Posted by: Judy | August 21, 2017

15 of 25 Things

As I started my journey working through these, it was to clarify to myself what I went through. However, as I’ve worked, I’ve discovered a deeper reason for exploring each “Thing.” Each of the 25 Things applied to me. I also realize that I’ve worked through some. They are no longer a problem. I’ve made progress on all of them. This is an opportunity to look back and see how far I’ve come. It’s important to do that, once in a while.

Original post from The Mighty:

https://themighty.com/2017/06/childhood-emotional-abuse-adult-habits/

15. [I have] attachment issues, trust issues [and am] paranoid that everyone will leave me. A lot of this is part of my BPD. My sudden divorce also contributed to these behaviors.”

My sister combined 14, 15, and 16 in her response:

https://ptsd-acceptingcopingthriving.com/2017/07/17/different-facets/

My response:

I addressed trust in the “14 of 25 Things” post last week, in terms of allowing others into my life. It was about avoiding being taken advantage of, used, hurt.

This is about trusting others not to abandon me. It’s happened, often. It started young. Best friends decide our friendship doesn’t work for them. Pets die. Yes, death is a kind of abandonment. It’s the circle of life but that doesn’t make it easier.

At the same time, I was taught that every single friend must be kept. “You can never have too many friends.” “You can’t afford to lose even one friend.” Losing a friend was my fault, and I needed to rectify the bad choice on my part. Sadly, I believed the lies.

Friends are not collectables. Friends are people.

Every time I stripped away a layer of lies, I lost friends. Not because they were bad people but because I wasn’t who they thought I was because of how I portrayed myself. Not their fault.

Abuse requires lies be interwoven with truths. When I no longer told or believed the lies taught to me I changed. As I changed, my focus changed. As my focus changed, my life changed.

Do I have trust issues? Yes. Am I paranoid everyone will leave me? Not anymore. Do I believe no one will leave me? Absolutely not.

People change. Guaranteed. Sometimes, people change is in the same direction; sometimes, they don’t. Choosing different directions isn’t a bad thing. Sometimes, it’s possible to remain friends despite going different directions. Sometimes, it isn’t.

It’s okay to make a different choice. It’s hard when it’s the other person that realizes the friendship doesn’t fit anymore first. What’s sad is hanging onto a friendship that was meant for a season instead of a lifetime.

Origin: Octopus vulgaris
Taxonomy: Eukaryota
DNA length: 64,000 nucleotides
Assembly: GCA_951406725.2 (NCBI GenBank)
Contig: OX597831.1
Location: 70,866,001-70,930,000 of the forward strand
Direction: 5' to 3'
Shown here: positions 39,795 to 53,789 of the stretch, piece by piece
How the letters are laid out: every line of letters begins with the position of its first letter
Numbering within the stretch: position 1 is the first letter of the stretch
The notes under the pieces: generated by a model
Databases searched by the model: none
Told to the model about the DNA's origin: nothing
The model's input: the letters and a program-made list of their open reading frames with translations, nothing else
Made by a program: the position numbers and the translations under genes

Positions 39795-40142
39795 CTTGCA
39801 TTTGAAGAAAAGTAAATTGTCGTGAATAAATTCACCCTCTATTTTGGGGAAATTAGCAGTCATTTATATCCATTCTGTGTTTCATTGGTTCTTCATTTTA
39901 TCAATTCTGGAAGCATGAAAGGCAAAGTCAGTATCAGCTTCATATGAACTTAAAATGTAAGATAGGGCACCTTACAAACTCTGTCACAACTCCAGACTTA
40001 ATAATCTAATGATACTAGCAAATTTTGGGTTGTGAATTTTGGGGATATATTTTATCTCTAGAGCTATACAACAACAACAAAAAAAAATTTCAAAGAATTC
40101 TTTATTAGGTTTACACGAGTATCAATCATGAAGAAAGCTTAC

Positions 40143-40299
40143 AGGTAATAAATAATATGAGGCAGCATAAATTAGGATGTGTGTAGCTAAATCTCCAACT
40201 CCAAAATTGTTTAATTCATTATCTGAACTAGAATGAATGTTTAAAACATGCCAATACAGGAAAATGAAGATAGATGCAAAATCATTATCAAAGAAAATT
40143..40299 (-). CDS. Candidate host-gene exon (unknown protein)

There’s a difference between being abandoned and growing in different directions until the friendship no longer fits. Looking back and yearning for what was wastes time and energy and even blinds one to the new friendships waiting.

No, I’m not as comfortable with the process as I sound. I understand the process, but I’m not good at putting it into practice. I’m working on it.

Posted by: Judy | August 20, 2017

A bit of inspiration…

People will throw stones at you.

Don’t throw them back.

Collect them all and build an empire.

~ Wild Woman Sisterhood

Posted by: Judy | August 19, 2017

Silly Saturday…

I may have posted something similar before, from social media, but this showed up and I laughed again.

Sometimes I feel like I have my life together and then I’m like:

Wow, that was a really nice 45 seconds.

Posted by: Judy | August 18, 2017

Good News Friday

*Walk and P.croissant with my sister

*Strawberry croissant and hot chocolate with whipped cream

*Rain

*Church

*Dinner with family

*Downloaded 45 new pictures to share

*Yummy rice crispy treats ~ instead of using 1 teaspoon of vanilla, used 1 teaspoon of Irish Cream flavoring. No, I don’t drink; however, I used to enjoy pre-made hot cocoa packs, tasting almost every flavor, until I discovered I like my own cocoa mix. Irish Cream was one of my favorites. I missed it, until one Christmas my younger brother and his wife gave me Irish Cream flavoring. Flavoring is magical. 🙂 Rice crispy treats will never be the same. I also tried substituting half the butter with coconut oil. Winner. I’m going to try with only coconut oil next time.

*Down 10 lb and 1 size

*Lunch with a dear friend

*Homemade tomato soup, ham sandwiches, butterscotch pudding.

*August’s bouquet from Bobbie’s Flowers

What was something good in your week?

Posted by: Judy | August 17, 2017

Celebrate the little things…

I follow Brendon on YouTube. He recently posted Celebrate the Small Wins.

https://youtu.be/rQCcRArv4wY

I’m really bad at celebrating my wins. Yes, I give myself little gold stars on the scheduled tasks I accomplish during the week. But it isn’t really a celebration. The gold stars lets me know it’s done, and I can stop thinking about needing to do it.

My Good News Friday is an effort to improve, but I fail to enjoy the moment. I might mention the success, as an aside. Why do I do that? What do I downplay the good things that happen?

I type the question and the answer immediately pops into my head. NM always found a way to belittle, degrade, dismiss my joyful moments, like being happier than her was a bug that needed to be squashed. So, I learned to keep the celebrations to myself.